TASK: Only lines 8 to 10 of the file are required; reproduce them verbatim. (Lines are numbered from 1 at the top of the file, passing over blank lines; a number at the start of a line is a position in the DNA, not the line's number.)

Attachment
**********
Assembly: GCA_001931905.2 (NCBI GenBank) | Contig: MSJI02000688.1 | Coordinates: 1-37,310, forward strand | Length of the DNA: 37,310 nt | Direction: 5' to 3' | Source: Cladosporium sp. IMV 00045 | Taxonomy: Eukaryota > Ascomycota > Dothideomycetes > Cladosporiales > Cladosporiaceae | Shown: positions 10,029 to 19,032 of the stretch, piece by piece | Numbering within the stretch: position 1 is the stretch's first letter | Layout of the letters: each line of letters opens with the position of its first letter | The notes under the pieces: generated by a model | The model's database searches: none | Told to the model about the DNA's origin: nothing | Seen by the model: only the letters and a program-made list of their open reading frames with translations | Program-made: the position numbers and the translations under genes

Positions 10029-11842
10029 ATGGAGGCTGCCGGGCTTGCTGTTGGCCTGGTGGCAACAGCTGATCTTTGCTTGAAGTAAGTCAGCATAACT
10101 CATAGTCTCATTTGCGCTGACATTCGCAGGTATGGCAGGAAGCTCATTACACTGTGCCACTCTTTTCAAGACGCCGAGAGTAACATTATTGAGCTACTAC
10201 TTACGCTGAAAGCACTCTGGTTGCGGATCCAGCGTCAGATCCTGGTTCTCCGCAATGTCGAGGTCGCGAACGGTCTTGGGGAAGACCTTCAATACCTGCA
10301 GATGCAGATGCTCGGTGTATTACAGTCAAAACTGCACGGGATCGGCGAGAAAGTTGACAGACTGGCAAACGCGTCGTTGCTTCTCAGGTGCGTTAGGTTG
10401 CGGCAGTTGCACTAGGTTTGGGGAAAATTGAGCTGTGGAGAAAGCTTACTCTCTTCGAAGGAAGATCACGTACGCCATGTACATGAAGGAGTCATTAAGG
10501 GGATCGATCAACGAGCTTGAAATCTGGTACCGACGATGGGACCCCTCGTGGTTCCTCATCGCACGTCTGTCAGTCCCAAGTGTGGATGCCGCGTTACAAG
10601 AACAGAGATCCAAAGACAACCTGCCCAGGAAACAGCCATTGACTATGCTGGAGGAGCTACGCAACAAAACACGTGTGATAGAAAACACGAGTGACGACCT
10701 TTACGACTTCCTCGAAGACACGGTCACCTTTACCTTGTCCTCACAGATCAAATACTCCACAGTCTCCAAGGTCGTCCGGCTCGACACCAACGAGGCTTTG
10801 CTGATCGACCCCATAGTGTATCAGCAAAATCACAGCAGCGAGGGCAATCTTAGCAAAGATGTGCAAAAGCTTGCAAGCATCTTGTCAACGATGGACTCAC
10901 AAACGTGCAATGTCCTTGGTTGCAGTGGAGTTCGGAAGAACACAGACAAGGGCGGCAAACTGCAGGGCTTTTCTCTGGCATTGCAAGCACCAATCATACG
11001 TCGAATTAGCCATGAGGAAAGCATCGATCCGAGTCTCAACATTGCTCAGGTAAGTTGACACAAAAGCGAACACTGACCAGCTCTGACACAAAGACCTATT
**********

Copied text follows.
10501 GGATCGATCAACGAGCTTGAAATCTGGTACCGACGATGGGACCCCTCGTGGTTCCTCATCGCACGTCTGTCAGTCCCAAGTGTGGATGCCGCGTTACAAG
10601 AACAGAGATCCAAAGACAACCTGCCCAGGAAACAGCCATTGACTATGCTGGAGGAGCTACGCAACAAAACACGTGTGATAGAAAACACGAGTGACGACCT
10701 TTACGACTTCCTCGAAGACACGGTCACCTTTACCTTGTCCTCACAGATCAAATACTCCACAGTCTCCAAGGTCGTCCGGCTCGACACCAACGAGGCTTTG